Apache Kafka does not provide Request-Response APIs built-in, which is not necessarily bad. Data streaming provides different design patterns. We need to explore trade-offs between the Request-Response pattern and the alternative approaches. However, Request-Response is possible with Kafka too.

Request-Response vs CQRS and Event Sourcing

CQRS (Command Query Responsibility Segregation) requires that every method should either be a command that performs action or a query that returns data, but never both.

CQRS (Command Query Responsibility Segregation)

Event Sourcing is an architecture pattern in which entities do not track their internal state using direct serialization or object-relational mapping, but relies on reading and committing events to an event store

Event Sourcing

Combination of Event Sourcing and CQRS with domain-driven design, aggregate roots are responsible for validating and applying commands by having their instance methods invoked from a command handler and then publishing events.

With this, the state is updated against every relevant event message. Therefore, the state is always known. Querying the state that is stored in the materialized view (eg. a KTable in Kafka Streams) is efficient.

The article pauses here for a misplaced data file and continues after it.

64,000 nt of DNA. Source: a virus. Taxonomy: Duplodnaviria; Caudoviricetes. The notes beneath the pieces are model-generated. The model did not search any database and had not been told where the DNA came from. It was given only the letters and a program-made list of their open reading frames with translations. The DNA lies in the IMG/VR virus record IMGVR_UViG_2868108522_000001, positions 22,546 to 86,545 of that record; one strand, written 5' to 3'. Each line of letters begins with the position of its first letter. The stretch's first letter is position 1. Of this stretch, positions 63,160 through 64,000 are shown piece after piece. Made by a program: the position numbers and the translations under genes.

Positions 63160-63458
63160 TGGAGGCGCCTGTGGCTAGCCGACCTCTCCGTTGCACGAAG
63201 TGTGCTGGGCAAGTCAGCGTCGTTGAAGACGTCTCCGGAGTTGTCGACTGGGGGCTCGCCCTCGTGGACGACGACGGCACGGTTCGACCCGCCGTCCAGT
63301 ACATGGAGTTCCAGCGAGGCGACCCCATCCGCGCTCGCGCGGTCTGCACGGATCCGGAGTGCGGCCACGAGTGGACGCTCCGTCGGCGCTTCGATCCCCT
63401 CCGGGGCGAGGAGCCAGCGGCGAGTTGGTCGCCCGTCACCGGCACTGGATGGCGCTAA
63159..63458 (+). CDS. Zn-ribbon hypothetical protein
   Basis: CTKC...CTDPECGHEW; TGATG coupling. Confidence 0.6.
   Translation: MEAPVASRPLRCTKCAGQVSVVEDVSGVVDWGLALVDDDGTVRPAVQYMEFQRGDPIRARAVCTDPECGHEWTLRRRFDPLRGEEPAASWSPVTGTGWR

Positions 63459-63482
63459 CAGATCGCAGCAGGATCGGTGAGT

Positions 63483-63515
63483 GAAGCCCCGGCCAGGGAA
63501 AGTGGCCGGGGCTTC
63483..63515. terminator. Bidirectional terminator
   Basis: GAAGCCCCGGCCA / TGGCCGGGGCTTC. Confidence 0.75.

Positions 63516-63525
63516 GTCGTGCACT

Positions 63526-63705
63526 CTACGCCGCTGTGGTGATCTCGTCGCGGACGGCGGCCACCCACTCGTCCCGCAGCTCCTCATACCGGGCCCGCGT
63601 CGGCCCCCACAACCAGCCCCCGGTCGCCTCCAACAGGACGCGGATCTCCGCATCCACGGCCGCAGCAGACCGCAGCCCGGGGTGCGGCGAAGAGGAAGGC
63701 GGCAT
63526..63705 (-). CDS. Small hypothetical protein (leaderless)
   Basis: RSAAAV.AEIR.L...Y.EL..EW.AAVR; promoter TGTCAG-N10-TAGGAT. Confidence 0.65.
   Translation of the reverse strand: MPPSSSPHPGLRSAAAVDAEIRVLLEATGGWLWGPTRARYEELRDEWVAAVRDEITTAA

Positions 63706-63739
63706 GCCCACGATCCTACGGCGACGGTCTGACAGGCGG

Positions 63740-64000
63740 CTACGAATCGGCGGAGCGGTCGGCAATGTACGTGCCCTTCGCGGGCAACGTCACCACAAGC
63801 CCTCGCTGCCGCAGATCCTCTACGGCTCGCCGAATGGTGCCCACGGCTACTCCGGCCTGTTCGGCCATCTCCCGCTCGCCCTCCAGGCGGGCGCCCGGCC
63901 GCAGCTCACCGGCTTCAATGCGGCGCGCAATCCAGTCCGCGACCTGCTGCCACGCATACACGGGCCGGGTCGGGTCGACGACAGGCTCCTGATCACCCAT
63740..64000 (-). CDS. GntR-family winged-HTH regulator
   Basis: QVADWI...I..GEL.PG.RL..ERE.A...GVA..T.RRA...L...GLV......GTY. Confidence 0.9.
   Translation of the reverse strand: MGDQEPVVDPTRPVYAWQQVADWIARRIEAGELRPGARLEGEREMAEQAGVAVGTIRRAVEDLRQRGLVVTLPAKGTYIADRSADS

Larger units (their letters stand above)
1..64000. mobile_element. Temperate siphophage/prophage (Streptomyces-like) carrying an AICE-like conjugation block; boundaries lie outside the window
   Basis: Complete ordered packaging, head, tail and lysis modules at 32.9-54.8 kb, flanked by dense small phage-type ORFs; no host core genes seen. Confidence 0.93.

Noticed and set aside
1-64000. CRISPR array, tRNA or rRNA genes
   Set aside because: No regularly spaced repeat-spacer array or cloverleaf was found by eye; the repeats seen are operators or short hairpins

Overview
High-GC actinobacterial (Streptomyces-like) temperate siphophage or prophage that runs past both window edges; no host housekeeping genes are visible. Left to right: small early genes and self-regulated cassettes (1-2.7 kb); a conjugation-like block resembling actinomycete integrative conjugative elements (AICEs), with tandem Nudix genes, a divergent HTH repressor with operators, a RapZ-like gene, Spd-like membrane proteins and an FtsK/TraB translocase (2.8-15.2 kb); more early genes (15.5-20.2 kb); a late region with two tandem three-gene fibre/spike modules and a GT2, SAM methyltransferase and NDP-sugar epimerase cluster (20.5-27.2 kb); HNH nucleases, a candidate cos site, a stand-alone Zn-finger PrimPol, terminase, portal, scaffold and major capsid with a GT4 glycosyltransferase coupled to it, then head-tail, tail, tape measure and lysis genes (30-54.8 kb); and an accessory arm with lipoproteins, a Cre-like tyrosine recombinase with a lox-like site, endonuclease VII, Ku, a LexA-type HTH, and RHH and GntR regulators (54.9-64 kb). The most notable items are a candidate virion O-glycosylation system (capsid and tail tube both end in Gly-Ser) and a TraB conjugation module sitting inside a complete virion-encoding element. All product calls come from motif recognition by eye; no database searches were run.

In contrast, with Request-Response, the server will calculate and determine the state of every request. With CQRS, it is calculated only once and regardless of the number of state queries.

So… Do not use Request-Response in Kafka if not needed

A bank transaction is never synchronous, but a complex business process with many independent events within and across organizations.

It is best to implement the natural design patterns that work best with the technology. We are building a modern enterprise architecture with domain-driven design with Kafka.

So if your partner is open to collaborating, ask first if they are willing to integrate asynchronously. Callback, or Kafka, or anything. :)

Back to our problem…

In our next-gen core-bank context, there are 2 ways of knowing whether a transaction is completed (success/fail):

  • Subscribe to the core bank response Kafka topic
  • Repeatedly call core bank REST API to get the status of the transaction until it is completed (polling)

Subscribe to the core bank response Kafka topic

Transaction microservice (ms-transfer) is running in the Kubernetes cluster with multiple instances/pods. In the Kafka topic subscription case; The instance which receives a request from the third-party provider may not be the one that consumes the core bank response.

Below is a 4 pods example:

Problem with providing Request-response in async process with multiple pods

Repeatedly call core bank REST API to get the status of the transaction until it is completed (polling)

To do polling, the incoming request thread will sleep for a period and, upon awakening, will call core bank API to get the transaction status. This technique fails our Performance Test with increasing memory consumption and latencies. We did not manage to achieve our target Transaction Per Seconds.

Polling

Solutions

After consulting with many friends, in general, there are several solutions that we will dive deeper into:

  1. Polling Database -> Polling Redis/in-memory
  2. Redis pub/sub
  3. Spring Kafka
  4. Workflow Engine

Polling Database -> Polling Redis/in-memory